And then you have to wonder whether you really know any person, or language, at all.
So in summary, the whole use of the term “knowing” a language is unhelpful, and I would simply refer the gentle reader to the sentence of Socrates via Plato: “ἓν οἶδα ὅτι οὐδὲν οἶδα“, or “All I know is, I don’t know Jack”.
And for sure, we all do know a lot less than we think we do.
2 thoughts on “I was asked how good at a language you need to be to say you “know” it.”
That was a very interesting commentary, thanks. Most people, me included don’t even know themselves to any great extent. “Know Thyself” has been so often quoted and used that like any trite utterance it has lost much of its significance today. Using your social network / language analogy, I suppose this equates to knowing one’s mother tongue. Even knowing oneself and ones own mother tongue really well is a lot to ask, and I suppose it ought to form the bedrock before venturing into the tower of Babel.
Alan, insightful as ever, many thanks. With the question about whether to learn another language before adequately mastering the first, I am of the opinion that from as early as possible teach kids another language – it should give them the ability to analyse their own language – and its use in formulating thought – from an additional and probably valuable perspective.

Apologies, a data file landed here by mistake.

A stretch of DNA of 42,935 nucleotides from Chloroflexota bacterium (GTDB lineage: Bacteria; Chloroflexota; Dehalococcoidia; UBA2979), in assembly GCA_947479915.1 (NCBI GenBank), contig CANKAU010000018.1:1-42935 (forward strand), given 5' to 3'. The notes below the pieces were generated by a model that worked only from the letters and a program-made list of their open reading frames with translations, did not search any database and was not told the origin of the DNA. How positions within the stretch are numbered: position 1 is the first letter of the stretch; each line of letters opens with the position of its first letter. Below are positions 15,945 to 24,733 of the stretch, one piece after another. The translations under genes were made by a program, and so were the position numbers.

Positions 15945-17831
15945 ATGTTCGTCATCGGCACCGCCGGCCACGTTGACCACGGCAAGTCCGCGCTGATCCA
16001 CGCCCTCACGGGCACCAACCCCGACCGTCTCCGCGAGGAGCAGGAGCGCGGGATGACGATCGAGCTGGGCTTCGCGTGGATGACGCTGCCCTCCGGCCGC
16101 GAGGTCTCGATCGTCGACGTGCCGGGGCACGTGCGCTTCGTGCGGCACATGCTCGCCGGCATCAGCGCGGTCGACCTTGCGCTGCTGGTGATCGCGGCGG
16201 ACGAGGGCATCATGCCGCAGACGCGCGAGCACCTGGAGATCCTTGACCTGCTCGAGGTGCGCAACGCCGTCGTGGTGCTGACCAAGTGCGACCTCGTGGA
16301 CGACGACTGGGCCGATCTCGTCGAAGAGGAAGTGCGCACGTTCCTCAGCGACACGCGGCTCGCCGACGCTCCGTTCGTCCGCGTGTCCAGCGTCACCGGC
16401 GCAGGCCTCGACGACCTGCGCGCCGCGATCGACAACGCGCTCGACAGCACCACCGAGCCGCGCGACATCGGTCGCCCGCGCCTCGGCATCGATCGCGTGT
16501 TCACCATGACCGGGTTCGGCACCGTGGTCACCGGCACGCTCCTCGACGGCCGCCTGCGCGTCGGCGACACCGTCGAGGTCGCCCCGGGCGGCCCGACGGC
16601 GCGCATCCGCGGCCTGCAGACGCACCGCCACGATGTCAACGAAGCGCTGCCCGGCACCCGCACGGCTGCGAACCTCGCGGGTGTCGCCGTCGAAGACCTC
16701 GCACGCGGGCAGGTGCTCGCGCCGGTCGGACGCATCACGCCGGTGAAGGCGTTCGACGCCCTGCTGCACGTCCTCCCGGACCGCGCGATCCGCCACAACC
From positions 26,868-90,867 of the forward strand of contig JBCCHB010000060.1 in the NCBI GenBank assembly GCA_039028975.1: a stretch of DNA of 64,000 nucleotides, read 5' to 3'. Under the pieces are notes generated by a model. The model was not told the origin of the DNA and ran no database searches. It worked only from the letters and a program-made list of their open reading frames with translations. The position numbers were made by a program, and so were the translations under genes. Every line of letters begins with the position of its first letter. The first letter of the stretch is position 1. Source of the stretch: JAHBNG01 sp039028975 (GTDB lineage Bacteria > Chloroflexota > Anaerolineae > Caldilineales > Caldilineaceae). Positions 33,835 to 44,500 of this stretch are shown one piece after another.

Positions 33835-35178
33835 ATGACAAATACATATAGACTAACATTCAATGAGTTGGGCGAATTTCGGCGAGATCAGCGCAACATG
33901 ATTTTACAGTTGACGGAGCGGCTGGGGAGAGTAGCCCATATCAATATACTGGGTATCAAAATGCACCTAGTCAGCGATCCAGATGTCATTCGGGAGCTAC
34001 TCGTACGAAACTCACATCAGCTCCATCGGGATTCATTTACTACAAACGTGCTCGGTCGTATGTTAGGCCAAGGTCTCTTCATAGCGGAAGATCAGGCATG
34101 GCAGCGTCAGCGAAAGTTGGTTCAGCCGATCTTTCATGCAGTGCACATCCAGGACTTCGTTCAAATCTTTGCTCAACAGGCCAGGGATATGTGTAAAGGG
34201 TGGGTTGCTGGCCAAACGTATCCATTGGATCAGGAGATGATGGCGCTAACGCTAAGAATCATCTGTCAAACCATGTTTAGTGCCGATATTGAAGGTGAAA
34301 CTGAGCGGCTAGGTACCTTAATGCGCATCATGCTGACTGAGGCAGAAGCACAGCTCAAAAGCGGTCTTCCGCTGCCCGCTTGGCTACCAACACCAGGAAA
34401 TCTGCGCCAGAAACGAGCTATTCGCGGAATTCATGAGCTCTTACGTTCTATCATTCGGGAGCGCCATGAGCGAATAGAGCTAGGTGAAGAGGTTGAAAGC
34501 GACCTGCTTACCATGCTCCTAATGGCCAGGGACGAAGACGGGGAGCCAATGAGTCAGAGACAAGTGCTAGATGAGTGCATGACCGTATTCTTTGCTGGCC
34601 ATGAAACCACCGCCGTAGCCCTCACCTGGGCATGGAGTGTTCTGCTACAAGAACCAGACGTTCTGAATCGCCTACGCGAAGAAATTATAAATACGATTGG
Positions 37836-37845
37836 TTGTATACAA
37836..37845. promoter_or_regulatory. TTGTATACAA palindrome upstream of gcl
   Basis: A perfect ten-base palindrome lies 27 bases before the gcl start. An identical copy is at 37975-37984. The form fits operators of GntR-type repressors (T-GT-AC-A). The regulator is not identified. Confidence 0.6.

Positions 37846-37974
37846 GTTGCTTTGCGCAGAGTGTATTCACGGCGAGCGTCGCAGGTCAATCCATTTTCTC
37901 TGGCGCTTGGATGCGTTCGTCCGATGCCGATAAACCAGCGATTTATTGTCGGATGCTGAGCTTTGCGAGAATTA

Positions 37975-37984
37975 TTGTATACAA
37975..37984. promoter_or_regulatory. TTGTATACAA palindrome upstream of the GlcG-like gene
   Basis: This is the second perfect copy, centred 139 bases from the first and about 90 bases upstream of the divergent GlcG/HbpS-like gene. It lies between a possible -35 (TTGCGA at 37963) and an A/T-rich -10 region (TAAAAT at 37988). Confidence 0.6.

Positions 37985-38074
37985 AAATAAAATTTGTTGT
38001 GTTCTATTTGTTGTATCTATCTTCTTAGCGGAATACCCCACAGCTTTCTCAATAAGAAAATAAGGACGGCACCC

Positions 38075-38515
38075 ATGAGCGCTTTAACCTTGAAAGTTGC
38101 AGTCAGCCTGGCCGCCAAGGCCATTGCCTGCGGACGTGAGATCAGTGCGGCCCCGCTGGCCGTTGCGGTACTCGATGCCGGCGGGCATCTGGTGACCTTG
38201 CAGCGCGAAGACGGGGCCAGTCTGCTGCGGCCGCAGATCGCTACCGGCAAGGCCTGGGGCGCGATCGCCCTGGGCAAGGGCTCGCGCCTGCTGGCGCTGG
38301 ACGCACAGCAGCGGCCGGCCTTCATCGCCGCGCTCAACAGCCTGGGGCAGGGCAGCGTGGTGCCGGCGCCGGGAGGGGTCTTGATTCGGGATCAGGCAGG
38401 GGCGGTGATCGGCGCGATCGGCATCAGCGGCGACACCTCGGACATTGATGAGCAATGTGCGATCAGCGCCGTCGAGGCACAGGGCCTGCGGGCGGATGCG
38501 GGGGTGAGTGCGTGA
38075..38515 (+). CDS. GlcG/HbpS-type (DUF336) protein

It is hard even to evaluate the immense value the resulting deeper thought can have on a person’s life, because even if we end up thinking with a much higher “thought quality” (which I won’t try to define here, although at some point it would definitely be tempting to do so) it doesn’t necessarily translate to any kind of success, whether social, financial, or even spiritual.